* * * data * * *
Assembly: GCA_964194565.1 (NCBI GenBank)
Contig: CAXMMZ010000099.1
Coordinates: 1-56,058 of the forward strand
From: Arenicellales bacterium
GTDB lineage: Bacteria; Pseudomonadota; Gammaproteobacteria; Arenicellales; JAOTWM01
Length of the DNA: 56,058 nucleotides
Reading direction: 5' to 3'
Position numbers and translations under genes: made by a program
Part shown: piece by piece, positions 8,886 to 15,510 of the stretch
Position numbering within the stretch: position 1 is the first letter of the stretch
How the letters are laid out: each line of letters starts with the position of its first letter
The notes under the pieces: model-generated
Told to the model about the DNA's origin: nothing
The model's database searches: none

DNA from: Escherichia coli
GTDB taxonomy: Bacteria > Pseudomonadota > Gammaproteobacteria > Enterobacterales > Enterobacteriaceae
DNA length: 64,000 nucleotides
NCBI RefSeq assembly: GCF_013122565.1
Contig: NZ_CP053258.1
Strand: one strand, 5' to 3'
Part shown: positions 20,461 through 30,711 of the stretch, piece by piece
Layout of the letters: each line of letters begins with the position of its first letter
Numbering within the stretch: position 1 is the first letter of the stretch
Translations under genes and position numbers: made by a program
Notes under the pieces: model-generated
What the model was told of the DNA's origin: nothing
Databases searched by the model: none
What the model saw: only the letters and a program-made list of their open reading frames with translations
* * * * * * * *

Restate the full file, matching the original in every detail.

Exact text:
Assembly: GCA_964194565.1 (NCBI GenBank)
Contig: CAXMMZ010000099.1
Coordinates: 1-56,058 of the forward strand
From: Arenicellales bacterium
GTDB lineage: Bacteria; Pseudomonadota; Gammaproteobacteria; Arenicellales; JAOTWM01
Length of the DNA: 56,058 nucleotides
Reading direction: 5' to 3'
Position numbers and translations under genes: made by a program
Part shown: piece by piece, positions 8,886 to 15,510 of the stretch
Position numbering within the stretch: position 1 is the first letter of the stretch
How the letters are laid out: each line of letters starts with the position of its first letter
The notes under the pieces: model-generated
Told to the model about the DNA's origin: nothing
The model's database searches: none

DNA from: Escherichia coli
GTDB taxonomy: Bacteria > Pseudomonadota > Gammaproteobacteria > Enterobacterales > Enterobacteriaceae
DNA length: 64,000 nucleotides
NCBI RefSeq assembly: GCF_013122565.1
Contig: NZ_CP053258.1
Strand: one strand, 5' to 3'
Part shown: positions 20,461 through 30,711 of the stretch, piece by piece
Layout of the letters: each line of letters begins with the position of its first letter
Numbering within the stretch: position 1 is the first letter of the stretch
Translations under genes and position numbers: made by a program
Notes under the pieces: model-generated
What the model was told of the DNA's origin: nothing
Databases searched by the model: none
What the model saw: only the letters and a program-made list of their open reading frames with translations